Feb 25, 2010 - Sale 2204

Sale 2204 - Lot 11

Price Realized: $ 3,360
?Final Price Realized includes Buyer’s Premium added to Hammer Price
Estimate: $ 3,500 - $ 5,000
A LIST OF TRIBAL AFRICAN RUNAWAYS (SLAVERY AND ABOLITION.) CUBA. Estado de los Cimarrones Ecsistentes (sic) en el Deposito de Cienfuegos [The status of the escaped slaves in the holding area of Cienfuegos]. Manuscript document, 16-1/2x12 inches; written in a neat cursive hand. Large folio, faint creases where folded; paper evenly toned; signature at the end of a "notario," or magistrate, "Francisco [Malsy?]." Havana, 1857

Additional Details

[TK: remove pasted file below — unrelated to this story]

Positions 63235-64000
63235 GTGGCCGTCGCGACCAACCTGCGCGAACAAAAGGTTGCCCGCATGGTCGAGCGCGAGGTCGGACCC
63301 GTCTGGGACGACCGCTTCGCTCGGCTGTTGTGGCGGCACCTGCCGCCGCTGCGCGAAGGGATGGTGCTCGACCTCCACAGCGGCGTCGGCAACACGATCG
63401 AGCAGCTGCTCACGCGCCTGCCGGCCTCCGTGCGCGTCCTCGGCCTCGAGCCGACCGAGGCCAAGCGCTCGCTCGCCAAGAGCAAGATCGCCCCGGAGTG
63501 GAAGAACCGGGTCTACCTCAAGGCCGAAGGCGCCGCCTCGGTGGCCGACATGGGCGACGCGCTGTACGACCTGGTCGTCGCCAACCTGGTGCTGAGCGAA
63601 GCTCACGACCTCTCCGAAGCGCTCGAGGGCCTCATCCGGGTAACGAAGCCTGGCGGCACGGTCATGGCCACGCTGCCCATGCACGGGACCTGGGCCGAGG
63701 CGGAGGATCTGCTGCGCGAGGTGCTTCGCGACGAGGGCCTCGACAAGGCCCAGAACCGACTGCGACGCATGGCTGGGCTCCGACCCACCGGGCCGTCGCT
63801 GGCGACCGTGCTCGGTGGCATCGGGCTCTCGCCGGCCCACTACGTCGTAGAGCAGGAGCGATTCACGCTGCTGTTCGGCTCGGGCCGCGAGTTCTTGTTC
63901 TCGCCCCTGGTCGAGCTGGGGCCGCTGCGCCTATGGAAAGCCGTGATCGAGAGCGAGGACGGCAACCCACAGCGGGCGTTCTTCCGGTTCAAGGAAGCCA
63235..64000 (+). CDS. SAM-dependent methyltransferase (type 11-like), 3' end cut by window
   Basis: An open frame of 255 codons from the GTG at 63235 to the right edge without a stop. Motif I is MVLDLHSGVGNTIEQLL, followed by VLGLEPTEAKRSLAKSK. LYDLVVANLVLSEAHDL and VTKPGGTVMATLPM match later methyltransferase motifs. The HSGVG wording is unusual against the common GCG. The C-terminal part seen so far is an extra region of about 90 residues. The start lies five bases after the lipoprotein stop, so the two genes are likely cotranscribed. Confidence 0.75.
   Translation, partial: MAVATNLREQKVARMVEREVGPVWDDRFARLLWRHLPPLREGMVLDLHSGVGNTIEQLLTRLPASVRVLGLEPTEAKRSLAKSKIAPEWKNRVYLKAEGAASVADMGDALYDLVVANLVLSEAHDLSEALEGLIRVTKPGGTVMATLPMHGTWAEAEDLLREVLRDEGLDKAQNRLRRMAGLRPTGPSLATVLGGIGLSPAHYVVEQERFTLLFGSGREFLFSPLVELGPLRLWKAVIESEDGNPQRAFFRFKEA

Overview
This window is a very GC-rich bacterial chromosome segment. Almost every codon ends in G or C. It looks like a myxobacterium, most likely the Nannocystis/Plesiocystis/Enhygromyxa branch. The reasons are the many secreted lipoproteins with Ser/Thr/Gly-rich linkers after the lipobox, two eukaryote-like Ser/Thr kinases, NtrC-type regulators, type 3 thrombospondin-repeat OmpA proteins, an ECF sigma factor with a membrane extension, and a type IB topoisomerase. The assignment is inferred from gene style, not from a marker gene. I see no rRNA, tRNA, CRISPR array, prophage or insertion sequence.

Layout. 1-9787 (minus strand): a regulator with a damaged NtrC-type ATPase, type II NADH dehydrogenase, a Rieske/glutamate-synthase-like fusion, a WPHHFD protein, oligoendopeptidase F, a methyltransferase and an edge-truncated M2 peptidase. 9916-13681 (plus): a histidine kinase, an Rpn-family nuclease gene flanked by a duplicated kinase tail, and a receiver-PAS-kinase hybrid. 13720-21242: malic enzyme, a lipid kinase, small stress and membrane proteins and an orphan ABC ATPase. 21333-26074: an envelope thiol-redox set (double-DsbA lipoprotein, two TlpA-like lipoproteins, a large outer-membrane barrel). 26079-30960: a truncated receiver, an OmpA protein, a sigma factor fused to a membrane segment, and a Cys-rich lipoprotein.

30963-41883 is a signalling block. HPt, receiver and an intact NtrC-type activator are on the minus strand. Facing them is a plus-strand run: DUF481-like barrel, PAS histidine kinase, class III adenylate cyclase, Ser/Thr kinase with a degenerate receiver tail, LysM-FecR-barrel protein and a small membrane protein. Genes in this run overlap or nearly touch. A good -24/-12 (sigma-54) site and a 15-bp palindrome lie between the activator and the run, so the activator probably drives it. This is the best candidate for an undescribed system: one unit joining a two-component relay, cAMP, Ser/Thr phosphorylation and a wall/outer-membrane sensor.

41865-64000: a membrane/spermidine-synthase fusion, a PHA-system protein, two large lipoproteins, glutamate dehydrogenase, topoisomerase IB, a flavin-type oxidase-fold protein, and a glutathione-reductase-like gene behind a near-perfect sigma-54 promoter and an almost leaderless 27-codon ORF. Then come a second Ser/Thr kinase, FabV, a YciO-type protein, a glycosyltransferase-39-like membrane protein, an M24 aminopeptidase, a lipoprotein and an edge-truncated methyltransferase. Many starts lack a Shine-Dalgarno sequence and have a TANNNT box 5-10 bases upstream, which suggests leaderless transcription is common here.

an exceedingly rare and important runaway slave document from the province of Cienfuegos Cuba. Cienfuegos seems to have been a sort of holding area (deposito) for these runaway or "cimarones," as they were called. Thirty-three captured slaves are named and described in detail, many of them tribal Africans: Mandingo, Congo, Ganga, Lucumi, Macua, etc. These are widely disparate tribal groups, from Nigeria, Guinea, Mali and the Congo, showing the enormous breadth of the slave trade in Africa. The term "cimarron" was given to a certain kind of runaway and particularly rebellious slave. The West Indian term "maroon," is a corruption of this word. Usually living in small enclaves called "palenques," the cimarrones were considered to be dangerous, and sometimes acting in roving bands, they were known to help other slaves escape from the plantations in the interior. This document is exceptionally detailed, and in many cases ritual tribal scarification on the face, chest and stomach are cited together with the normal distinguishing features such as a limp, or missing teeth. A number of these slaves are also described as "Asiatico," literally "Asian." This no doubt refers to the East Indian and Chinese laborers that Great Britain began to import to the West Indies following the Emancipation Act of 1834. At the top of the document, the date of the slave's escape and capture are given, when known. At the bottom of the list, is a statement qualifying the dates of escape, stating that in some cases it was not known precisely when the slave might had gone missing. This is the first list of this kind that we have ever seen.